From the list on government housing rules in America.
Who am I?
After decades writing about how to improve the lives of low-income children through education, I concluded that I had to writing about housing policy too. Government housing laws essentially dictate where kids go to school in America. In addition, since writing in college about Robert Kennedy’s 1968 campaign for president, in which he brought together a multiracial coalition of working people, I’ve been obsessed with finding ways to bring those groups together again. Reforms of housing policy in a number of states has done just that: united working people across racial lines who were sick of being excluded – by government fiat – from places that provide the best opportunities.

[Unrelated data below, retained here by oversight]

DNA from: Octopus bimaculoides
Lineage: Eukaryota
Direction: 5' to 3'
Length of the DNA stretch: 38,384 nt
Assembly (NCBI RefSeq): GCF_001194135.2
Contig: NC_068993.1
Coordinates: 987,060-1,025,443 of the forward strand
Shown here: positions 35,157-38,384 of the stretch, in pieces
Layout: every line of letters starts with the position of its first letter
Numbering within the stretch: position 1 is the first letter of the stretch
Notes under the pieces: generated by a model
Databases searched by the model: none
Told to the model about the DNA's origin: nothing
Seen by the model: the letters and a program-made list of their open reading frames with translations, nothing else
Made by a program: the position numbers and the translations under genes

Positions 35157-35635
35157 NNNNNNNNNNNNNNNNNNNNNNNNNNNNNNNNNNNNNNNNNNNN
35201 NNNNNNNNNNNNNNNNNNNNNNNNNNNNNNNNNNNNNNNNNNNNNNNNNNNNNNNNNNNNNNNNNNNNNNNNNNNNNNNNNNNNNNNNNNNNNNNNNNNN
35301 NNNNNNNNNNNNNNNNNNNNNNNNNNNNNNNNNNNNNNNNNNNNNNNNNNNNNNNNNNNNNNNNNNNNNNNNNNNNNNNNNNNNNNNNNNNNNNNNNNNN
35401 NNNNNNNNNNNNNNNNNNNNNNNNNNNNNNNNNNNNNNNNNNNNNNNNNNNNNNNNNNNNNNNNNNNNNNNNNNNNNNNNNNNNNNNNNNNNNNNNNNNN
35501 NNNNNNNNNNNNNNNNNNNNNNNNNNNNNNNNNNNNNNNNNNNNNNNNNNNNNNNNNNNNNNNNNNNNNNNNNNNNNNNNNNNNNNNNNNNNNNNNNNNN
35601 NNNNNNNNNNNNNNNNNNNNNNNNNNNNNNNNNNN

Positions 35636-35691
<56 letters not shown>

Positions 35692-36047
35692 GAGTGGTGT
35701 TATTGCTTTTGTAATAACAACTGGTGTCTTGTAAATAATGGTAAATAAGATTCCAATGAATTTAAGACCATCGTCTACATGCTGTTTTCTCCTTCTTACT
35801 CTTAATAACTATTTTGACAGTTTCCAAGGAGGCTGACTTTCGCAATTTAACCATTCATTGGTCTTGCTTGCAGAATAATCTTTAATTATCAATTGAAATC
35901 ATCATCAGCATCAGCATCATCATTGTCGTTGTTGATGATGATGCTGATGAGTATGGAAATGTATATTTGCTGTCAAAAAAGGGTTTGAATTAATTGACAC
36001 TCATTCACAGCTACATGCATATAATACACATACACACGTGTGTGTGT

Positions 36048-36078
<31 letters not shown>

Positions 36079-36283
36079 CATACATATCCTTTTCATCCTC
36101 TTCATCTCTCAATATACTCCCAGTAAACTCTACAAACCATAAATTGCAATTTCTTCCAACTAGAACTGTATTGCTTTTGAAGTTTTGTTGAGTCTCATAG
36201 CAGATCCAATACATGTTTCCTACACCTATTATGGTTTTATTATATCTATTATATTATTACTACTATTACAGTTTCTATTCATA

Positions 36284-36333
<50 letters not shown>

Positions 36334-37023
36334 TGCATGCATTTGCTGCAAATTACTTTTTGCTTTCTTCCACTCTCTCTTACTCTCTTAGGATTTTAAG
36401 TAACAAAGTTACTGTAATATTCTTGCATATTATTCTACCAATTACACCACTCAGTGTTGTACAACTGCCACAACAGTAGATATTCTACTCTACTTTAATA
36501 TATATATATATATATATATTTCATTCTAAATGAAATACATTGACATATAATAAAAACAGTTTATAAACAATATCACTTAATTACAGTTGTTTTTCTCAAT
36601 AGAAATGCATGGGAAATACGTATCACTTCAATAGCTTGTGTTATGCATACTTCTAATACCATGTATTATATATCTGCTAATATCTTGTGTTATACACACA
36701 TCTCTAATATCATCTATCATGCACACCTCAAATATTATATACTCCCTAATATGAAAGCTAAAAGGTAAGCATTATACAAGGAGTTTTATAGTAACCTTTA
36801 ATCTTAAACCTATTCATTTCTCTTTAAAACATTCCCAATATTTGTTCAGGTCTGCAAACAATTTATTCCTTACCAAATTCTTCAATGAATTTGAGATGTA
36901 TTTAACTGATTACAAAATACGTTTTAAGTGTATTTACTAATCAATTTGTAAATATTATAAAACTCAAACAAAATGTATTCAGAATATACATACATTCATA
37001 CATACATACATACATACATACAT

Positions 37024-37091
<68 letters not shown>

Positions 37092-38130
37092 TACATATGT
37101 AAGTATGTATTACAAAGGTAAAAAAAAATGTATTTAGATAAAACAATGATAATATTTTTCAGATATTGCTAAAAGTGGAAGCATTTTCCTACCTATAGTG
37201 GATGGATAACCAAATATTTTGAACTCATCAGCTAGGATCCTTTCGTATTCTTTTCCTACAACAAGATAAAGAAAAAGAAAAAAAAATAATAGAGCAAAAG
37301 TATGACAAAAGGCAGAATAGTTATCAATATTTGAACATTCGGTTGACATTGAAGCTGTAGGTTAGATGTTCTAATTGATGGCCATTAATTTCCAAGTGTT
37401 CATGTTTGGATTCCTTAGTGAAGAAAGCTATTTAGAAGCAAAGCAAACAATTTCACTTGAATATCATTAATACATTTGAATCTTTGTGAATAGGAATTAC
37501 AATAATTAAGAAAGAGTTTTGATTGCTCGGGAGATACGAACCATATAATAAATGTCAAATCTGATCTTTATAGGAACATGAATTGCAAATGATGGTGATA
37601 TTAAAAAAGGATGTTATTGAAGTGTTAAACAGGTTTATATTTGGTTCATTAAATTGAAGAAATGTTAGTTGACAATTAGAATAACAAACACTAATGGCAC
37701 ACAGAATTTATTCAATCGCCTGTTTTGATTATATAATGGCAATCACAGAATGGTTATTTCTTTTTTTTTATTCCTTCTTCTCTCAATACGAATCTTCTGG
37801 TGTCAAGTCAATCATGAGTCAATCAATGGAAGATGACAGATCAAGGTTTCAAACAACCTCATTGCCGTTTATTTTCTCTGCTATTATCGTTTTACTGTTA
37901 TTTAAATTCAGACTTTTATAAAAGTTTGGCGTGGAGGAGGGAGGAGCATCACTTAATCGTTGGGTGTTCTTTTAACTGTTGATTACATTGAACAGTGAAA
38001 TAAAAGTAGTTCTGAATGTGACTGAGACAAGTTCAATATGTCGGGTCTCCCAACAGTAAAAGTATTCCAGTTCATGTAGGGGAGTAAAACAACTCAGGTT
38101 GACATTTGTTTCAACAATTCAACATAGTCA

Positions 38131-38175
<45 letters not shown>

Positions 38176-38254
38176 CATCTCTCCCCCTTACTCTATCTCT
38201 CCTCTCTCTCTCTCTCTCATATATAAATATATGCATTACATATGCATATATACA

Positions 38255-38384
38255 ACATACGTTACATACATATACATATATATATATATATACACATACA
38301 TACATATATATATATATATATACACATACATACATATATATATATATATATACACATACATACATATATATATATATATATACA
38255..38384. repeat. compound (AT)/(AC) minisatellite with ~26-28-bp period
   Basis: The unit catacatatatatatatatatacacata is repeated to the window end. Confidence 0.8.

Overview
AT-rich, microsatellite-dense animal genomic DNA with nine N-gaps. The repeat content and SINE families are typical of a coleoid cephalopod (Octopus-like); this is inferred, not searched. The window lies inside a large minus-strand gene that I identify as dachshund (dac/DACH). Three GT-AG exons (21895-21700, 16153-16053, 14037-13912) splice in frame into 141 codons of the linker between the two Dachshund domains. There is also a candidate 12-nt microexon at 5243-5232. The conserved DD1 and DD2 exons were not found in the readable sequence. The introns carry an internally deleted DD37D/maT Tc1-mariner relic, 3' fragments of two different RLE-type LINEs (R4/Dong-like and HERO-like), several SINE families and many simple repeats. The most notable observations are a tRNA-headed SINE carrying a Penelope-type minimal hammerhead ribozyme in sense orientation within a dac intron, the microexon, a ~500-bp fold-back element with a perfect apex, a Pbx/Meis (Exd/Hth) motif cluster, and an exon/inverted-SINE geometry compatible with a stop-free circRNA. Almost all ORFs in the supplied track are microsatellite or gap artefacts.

Richard's book list on government housing rules in America
Why did Richard love this book?
The Color of Law does a brilliant job of making clear that racial segregation in America is not merely the result of market forces or individual choices; it was manufactured by government through a series of twentieth-century policies: racial zoning, redlining, and enforcement of racially restrictive covenants. The effects are still felt today.
I modeled my own book after Rothstein’s and updated his analysis to show that today, economically discriminatory zoning laws have replaced racially discriminatory practices, which helps explain why racial segregation has declined by 30 percent since 1970, but income segregation has doubled.